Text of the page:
Not everybody who opposed renaming Airport Road was racist. But enough tension emerged from the debate for the town to appoint a "Continuing Concerns Committee." Fast forward four years, and the committee -- now called the Justice in Action Committee -- is about to hold its first major public event.
"Are We a Town Divided," a community forum, wil take place at 7 p.m. Thursday in Chapel Hill. We'll have a story about it in Wednesday's Chapel Hill News (wait until then for this link to take you there). The forum will include a showing of a documentary on the famous blue eyes/brown eyes experiment, which if you haven't seen it is unnerving, to say the least.
Race and ethnic tension has flared in our community in the past week. Latino residents have protested new rules at a Carrboro complex that has been towing cars of some residents, some of them illegal immigrants. A barbed wire fence has gone up at a second Carrboro complex, generating more concern.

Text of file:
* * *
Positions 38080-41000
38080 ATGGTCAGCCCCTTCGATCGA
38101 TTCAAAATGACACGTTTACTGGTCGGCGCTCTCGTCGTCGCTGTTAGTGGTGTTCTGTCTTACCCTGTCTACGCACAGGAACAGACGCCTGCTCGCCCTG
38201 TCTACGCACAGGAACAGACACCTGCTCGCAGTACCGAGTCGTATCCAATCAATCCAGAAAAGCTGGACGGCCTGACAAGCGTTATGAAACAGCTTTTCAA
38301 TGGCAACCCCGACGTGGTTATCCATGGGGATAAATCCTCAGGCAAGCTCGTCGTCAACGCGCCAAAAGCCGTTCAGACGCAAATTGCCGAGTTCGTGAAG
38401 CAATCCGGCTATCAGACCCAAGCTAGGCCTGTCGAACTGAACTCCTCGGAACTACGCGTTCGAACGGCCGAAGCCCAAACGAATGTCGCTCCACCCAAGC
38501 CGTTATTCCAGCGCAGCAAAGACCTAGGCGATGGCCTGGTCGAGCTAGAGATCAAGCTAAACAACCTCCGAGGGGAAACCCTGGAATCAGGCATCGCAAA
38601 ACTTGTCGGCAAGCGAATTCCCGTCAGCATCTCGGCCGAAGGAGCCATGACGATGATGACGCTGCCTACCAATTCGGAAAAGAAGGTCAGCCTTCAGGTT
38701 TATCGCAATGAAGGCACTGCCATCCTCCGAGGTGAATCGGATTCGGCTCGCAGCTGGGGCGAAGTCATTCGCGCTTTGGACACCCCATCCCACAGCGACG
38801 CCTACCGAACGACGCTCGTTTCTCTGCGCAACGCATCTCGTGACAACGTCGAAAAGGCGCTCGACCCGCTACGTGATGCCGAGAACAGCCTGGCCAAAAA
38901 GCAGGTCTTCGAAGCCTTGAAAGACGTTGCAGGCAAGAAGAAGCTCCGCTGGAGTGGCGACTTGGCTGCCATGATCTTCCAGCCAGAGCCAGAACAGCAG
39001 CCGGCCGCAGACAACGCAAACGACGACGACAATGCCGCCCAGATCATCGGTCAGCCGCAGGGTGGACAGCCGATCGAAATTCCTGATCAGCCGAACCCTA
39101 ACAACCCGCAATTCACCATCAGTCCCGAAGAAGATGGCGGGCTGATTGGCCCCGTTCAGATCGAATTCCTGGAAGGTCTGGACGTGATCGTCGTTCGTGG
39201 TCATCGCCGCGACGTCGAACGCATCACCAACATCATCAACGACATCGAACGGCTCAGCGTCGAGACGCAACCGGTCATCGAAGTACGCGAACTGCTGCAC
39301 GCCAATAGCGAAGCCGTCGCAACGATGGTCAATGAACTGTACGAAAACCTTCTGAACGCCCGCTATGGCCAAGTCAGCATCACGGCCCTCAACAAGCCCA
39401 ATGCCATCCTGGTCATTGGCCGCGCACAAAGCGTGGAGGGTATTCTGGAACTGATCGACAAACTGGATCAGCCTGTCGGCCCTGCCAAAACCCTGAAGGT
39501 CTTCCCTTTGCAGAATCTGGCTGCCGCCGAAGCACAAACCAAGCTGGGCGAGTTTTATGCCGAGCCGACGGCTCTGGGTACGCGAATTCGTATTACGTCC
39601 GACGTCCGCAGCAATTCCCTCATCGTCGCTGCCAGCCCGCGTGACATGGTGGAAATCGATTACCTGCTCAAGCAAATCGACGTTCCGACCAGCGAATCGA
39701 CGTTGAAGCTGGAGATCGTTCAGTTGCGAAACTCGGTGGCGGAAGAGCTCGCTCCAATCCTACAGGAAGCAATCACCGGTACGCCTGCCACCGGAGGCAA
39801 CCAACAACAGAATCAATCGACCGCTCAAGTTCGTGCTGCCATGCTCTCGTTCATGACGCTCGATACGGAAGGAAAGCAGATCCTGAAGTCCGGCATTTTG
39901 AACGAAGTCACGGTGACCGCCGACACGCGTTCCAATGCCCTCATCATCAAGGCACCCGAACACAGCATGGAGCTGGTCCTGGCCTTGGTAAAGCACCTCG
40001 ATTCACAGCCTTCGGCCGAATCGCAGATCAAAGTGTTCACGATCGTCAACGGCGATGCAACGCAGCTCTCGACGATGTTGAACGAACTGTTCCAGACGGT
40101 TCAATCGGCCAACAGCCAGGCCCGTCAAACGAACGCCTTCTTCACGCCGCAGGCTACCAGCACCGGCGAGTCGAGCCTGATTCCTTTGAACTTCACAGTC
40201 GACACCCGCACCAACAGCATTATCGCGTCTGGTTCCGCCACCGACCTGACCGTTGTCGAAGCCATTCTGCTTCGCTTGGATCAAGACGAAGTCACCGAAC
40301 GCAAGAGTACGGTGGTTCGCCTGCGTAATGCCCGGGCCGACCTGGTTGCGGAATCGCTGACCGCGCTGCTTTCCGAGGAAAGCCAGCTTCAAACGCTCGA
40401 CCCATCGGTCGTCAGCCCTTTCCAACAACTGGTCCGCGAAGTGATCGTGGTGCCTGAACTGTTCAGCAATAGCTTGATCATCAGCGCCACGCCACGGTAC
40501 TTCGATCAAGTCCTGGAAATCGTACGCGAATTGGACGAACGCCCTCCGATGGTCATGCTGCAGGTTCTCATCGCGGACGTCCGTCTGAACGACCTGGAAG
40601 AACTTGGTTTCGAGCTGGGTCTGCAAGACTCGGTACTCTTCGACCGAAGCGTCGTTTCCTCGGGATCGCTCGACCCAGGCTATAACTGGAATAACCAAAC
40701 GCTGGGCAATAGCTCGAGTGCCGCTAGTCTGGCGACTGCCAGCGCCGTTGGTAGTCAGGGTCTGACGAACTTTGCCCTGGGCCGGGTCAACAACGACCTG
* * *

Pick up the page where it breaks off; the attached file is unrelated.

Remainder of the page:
In Chapel Hill, our tensions are more subtle., perhaps because our housing prices make ours a more homogenous town. When Delores Bailey of EmPOWERment, gave our staff a Northside tour a few weeks ago, she remarked how the once predominantly black neighborhood had gone from 85 percent owner-occupied to about 15 percent owner-occupied. Chapel Hill's Hispanic population is also low. So at least in this town, we can't talk about race without talking about socioeconomic challenges, another topic of Thursday's discussion.
What do you think about the state of race relations in the Chapel Hill/Orange County area? Tell us what 's good and what could be better. Tell us what people don't like to say or talk about. If we get enough responses, we'll print some with coverage of Thursday's meeting in the Sunday Chapel Hill News.